FAQ Terrorism #4
4. The war on terrorism is killing young Americans and taking up a lot of our money and resources. The government is saying this could last for years. Is it possible to negotiate a settlement with terrorists that would keep America safe and allow us to end the fighting?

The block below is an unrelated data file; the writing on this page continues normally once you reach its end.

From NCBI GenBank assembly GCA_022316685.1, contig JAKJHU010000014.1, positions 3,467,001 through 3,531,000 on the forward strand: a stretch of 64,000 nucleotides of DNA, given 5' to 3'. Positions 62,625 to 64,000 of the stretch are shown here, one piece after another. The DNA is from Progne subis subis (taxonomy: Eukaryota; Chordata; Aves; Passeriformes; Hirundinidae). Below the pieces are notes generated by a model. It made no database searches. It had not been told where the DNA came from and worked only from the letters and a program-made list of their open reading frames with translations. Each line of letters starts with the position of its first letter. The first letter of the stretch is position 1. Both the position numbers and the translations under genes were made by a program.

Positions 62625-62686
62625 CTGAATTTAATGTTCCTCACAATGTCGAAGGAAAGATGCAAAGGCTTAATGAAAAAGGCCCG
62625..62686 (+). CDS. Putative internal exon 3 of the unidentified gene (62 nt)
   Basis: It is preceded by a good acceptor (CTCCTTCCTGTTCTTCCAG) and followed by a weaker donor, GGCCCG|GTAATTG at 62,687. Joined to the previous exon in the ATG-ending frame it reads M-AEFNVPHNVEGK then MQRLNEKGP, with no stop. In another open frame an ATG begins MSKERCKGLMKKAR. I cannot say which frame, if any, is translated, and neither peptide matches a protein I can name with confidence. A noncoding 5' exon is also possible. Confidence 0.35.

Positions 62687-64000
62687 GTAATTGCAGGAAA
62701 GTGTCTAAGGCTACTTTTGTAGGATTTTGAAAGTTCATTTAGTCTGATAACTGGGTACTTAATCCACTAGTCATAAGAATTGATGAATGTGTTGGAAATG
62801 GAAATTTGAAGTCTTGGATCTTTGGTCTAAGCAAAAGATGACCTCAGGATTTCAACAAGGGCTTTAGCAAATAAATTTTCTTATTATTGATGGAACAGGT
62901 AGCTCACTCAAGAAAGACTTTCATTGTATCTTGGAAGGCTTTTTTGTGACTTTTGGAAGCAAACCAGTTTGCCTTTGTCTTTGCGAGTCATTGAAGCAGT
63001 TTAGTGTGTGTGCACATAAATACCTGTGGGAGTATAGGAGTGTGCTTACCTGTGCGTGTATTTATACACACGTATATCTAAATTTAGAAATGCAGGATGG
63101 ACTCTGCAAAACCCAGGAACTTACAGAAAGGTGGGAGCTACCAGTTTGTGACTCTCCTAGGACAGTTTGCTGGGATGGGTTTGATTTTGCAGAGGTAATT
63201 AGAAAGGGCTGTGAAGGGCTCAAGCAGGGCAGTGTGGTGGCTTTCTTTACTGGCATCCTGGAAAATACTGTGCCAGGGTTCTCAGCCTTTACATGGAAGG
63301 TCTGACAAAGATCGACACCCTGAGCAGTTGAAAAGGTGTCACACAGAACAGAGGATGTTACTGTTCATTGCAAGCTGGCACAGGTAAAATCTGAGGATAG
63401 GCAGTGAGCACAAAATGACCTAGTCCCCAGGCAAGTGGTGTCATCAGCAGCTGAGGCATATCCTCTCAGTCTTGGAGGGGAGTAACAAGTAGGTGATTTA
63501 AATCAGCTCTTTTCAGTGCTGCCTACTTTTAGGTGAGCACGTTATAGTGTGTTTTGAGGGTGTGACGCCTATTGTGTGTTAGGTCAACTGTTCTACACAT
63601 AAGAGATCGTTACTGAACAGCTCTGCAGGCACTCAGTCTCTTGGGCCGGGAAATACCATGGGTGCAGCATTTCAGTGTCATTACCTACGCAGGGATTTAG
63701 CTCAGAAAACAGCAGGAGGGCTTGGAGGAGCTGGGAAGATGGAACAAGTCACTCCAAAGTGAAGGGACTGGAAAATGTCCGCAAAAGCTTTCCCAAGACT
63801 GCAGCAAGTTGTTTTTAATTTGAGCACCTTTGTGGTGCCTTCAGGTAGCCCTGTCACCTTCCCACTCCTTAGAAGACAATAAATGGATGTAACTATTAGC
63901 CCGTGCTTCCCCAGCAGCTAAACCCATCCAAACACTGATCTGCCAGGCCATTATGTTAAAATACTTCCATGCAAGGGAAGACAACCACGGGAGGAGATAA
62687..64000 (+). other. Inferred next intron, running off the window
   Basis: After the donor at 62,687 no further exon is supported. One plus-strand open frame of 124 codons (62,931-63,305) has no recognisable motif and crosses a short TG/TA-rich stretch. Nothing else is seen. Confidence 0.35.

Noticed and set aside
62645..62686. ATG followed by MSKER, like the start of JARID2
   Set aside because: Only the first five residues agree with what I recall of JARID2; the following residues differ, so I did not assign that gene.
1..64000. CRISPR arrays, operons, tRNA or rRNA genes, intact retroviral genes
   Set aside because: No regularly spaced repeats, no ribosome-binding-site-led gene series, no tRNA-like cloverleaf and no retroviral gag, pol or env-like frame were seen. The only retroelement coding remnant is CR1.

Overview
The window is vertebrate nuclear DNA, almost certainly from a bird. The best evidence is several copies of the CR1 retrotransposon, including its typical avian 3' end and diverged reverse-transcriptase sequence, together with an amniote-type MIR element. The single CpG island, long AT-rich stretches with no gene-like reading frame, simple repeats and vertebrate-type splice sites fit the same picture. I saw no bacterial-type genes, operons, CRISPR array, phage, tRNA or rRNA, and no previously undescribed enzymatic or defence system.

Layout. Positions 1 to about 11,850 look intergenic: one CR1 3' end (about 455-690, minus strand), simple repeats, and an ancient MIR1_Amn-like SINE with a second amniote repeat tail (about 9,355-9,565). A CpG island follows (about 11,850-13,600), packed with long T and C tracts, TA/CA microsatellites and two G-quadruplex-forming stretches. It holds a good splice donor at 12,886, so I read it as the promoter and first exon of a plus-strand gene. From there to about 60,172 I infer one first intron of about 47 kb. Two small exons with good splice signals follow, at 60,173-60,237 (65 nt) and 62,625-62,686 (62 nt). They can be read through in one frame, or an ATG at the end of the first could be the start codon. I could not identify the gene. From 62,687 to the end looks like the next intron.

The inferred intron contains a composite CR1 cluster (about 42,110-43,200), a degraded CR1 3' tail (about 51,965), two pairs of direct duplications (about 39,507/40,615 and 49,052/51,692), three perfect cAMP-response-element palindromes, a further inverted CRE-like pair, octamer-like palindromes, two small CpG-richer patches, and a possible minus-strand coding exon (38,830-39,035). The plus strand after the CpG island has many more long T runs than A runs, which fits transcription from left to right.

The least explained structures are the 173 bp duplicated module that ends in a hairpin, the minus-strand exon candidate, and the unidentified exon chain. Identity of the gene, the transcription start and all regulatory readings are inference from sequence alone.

War is a nasty business and the American people are so dedicated to the ideals of human rights and democracy that it is sometimes difficult for us to believe that it is the best, or even the only, solution to a problem. Unfortunately, sometimes war is the only way for us to protect ourselves and dissuade our enemies, as we saw in both world wars. Islamist terrorists, however, are not like a normal enemy in war. They do not have a country or a government. They have no resources or economy to protect and they have no moderate faction urging reconciliation. Members of Islamist organizations have chosen to be there or have been so indoctrinated that they can imagine no other way of life. There is no line that they will not cross and nothing, beyond their religion, that is so valuable that it cannot be compromised to reach their goal. When an individual is willing to die for a cause, there is very little opportunity left for bargaining. A suicide fighter can only be deterred through physical restraint or through the establishment of an entirely different value system in which he is given something for which to live, something that transcends his immediate cause. This is a multi-generational process that must begin so that the practice of filling young minds with hate can end. It will require the stabilization of local economies, the establishment of good schools, and the incorporation of every individual into the social and political system. While it can decrease or eliminate the pool of potential terrorists in ten or twenty years, it is unlikely to change a suicide bomber's mind immediately. For this reason, armed conflict is sadly, but inescapably, necessary in the war on terrorism.